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Aug 30, 17

Hurricane Harvey: 5 Reasons Looting is Essential for Survival

Looting is a rational response to disaster situations and price gouging. Liberals would prefer people to dehydrate, starve, or drown, while food rots underwater.

1. Price gouging and hoarding by capitalists goes unpunished.

As Hurricane Harvey has devastated Texas, Best Buy capitalized on the devastation to sell $42 packs of water amidst hundreds of others of cases of price gouging.

Houston’s local state has responded to this not by requisitioning water from Best Buy and other retailers, but by enforcing an indefinite curfew between midnight and 5 AM to prevent looting.

The District Attorney in Harris County issued a statement last night stating that not only had 14 people already been arrested for looting, but that they would have additional punitive sentencing – including life sentences – under a Texas law allowing for harsher penalties during a crisis.

Meanwhile residents at a nursing home were only airlifted out after a photo of them up to their waists in water went viral. These responses show the liberal state’s insistence on enforcing property relations in the face of all basic common sense and regardless of the cost to human life

2. Looting is survival.

In an area devastated by floods, people are fleeing flooded homes, rescue support and shelters are inadequately provisioned. Joel Olsteen’s Lakewood mega-church in Houston was opened as a temporary shelter only after massive public outcry following an announcement it was going to remain locked.

Stores are the only source of food and water, and it’s a choice between directly appropriating goods and death in the most extreme situations. Despite this, Tom Llamas, a journalist from ABC covering the floods, reported people entering an abandoned supermarket to police.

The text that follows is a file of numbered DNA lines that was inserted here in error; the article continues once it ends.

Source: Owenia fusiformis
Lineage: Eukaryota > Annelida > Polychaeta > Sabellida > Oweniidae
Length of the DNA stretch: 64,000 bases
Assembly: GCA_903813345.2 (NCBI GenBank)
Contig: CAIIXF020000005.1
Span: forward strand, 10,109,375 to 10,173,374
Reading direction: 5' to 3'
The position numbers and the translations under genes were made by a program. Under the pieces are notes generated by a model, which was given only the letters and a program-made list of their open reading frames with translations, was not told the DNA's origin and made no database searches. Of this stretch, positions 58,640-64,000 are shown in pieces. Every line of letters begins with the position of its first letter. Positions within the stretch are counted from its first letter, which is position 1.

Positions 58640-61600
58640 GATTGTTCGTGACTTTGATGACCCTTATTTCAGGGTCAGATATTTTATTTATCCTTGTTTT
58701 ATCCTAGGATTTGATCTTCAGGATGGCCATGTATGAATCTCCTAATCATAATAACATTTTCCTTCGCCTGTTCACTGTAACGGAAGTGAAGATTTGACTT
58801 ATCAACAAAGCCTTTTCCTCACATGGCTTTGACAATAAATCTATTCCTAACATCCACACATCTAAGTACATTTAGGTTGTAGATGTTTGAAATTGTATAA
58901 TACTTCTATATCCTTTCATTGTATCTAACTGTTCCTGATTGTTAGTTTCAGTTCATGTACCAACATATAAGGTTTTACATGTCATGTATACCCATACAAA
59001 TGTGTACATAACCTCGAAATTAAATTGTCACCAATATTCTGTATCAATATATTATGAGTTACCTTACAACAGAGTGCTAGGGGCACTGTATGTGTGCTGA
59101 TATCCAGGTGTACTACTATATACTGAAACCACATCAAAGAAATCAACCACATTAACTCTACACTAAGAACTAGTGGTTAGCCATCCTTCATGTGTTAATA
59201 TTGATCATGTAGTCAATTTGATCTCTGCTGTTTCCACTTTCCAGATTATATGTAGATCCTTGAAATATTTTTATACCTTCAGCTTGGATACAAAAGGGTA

3. The people getting arrested for distributing commodities for free are the same one losing their jobs as stores close.

Even if people fleeing flood water wanted to buy food and water, how are they supposed to do so when the stores themselves are closed – are staff expected to keep working and taking money in a meter of water? Of course Julie Turkevitz from the New York Times thinks that’s a great idea:

4. Floods aren’t the only time that commodity relations lead to starvation.

The breakdown of property relations in disaster situations mirrors their irrationality in daily life. Famines are not due to lack of food, but due to lack of money. More than 15 million (over 10%) households in the US are food insecure 1, food deserts and other issues with access to fresh food mean that 85% of Americans have some kind of vitamin deficiency.

5. Looting and other action against price gouging also has a long and rich history in the class struggle.

Food riots were a regular occurrence during the American revolution.

On July 22nd 1918, Fisherman’s wives began a national wave of rice riots and strike action when they attempted to prevent the export of grain in Toyama, Japan. In the ’40s, Japanese workers seized factories and mines to run them directly to produce basic necessities in the face of hoarding by corporations and massive food shortages.

In ’70s Italy, workers acted collectively to force transport and electricity price reductions.

Looting is not only normalised during natural disasters but during urban insurrections such as LA 1992 and Ferguson 2014.

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